For inside-the lagoon exploring, it’s hard to find a place more idyllic than the island of Aitutaki. Situated about 160 miles north of Rarotonga, and accessible via its U.S. military-installed, WWII-era airstrip, little Aitutaki is renowned for its otherworldly, triangular atoll lagoon, laced with shifting sandbars and pockmarked by 15 palm-fringed islets (called motus). These meandering spits of sand have made this one of the most sought-after spots in the chain—especially among the aforementioned wedding crowds, who flock to these desert-island backdrops.
A full day floats away in a flash when I tour the lagoon with a long-standing local company, Bishop’s Cruises. I snorkel shallow coral heads, where giant clams the size of briefcases filter feed in the sun-drenched water, and take a walk around Honeymoon Island, whose sparse scrub interior harbors dozens of nesting frigate birds with fluffy, gray chicks peeping out from beneath their mothers’ protective bodies.
The main attraction, however, is Tapuaetai, aka One Foot Island. Despite being a tourist-typical island lunch stop—complete with the “world’s smallest post office,” where visitors can get a souvenir stamp in their passports—this tiny motu is the epitome of a South Pacific paradise. After a picnic of fresh fruit, fish and cold beer, I take a walk up the beach and a long float back down the channel separating it from the sandy tailings of nearby Tekopua Island. The incoming tidal current funnels into the deep passage, creating a natural lazy river that flows peacefully alongside swaying coconut palms.
Back on Rarotonga, I settle in along Muri Beach. This area on the eastern coast is the island’s main beach activity center, with oceanside hotels, restaurants and watersports operators, though even on busy days the atmosphere is lazy and decidedly uncrowded. The lagoon here offers a perfect place for windsurfing, kayaking and stand-up paddleboarding among four nearshore islets.
It’s also the ideal base for exploring Rarotonga’s formidable interior. Looking inward from the coast, the island seems almost impenetrable, a wall of sheer cliffs and toothy spires interwoven by a lattice of green jungle. Solo-hiking on the Cross-Island Track, I pass under laden wild guava trees, push through shoulder-high ferns wet with morning rain and navigate ground cover so thick it seems entirely possible—if I were to stand still for more than moment—encroaching vines could overgrow my limbs, absorbing me into the spongy forest floor like a downed log.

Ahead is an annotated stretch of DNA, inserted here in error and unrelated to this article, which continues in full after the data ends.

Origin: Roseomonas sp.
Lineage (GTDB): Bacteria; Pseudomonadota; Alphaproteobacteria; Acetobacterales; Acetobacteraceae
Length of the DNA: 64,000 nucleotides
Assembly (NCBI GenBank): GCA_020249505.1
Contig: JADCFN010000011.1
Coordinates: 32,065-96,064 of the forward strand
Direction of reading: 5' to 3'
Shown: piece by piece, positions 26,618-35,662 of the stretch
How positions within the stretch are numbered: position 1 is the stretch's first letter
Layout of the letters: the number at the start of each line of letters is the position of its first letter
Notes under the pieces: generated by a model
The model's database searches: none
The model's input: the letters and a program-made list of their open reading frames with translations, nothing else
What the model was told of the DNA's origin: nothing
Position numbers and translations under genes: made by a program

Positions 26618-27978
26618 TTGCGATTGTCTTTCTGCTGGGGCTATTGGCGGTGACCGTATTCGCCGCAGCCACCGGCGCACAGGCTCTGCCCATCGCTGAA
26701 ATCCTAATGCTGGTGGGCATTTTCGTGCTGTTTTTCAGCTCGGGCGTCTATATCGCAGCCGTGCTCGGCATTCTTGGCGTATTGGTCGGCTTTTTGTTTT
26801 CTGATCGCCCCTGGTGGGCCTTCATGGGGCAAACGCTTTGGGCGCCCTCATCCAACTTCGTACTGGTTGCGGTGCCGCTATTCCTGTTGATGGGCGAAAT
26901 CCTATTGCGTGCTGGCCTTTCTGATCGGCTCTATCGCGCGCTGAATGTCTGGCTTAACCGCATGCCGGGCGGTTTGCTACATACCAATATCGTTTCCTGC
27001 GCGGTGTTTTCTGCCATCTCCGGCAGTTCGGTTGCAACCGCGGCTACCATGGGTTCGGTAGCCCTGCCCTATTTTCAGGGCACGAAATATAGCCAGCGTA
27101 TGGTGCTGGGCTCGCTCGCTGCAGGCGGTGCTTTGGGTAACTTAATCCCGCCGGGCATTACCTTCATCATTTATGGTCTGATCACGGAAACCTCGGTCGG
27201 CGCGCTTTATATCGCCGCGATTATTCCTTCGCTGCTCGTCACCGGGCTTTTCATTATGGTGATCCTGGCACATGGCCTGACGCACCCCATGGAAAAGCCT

For a rowdier ride than my peaceful walk in the woods can provide, I turn to Coconut Tours, which offers jungle-track ATV treks. Since the vast majority of land in the Cook Islands is family owned and passed down over generations, access to these interior regions requires a local guide who has prearranged passage with local landowners. Along the way, I pass small villages, pens of prized pigs, and stop to sample wild fruits and medicinal plants—not to mention fish-tailing through deep valleys, skirting steep ridges, and powering waist deep through a dozen river crossings and mud holes before rinsing off at a local swimming hole.
Granted, the Cook Islands certainly has earned its reputation as one of the Pacific’s premier destination-wedding spots. The desert-island beach backdrops are tough to beat. But this affordable, accessible island encompasses so much more. Just below the surface, the islands’ genuinely friendly atmosphere and homegrown adventure-travel streak simmers like a volcano, threatening to erupt into the South Pacific’s newest must-visit. Get in on the ground floor before it blows up—and anyway, why should the honeymooners have all the fun?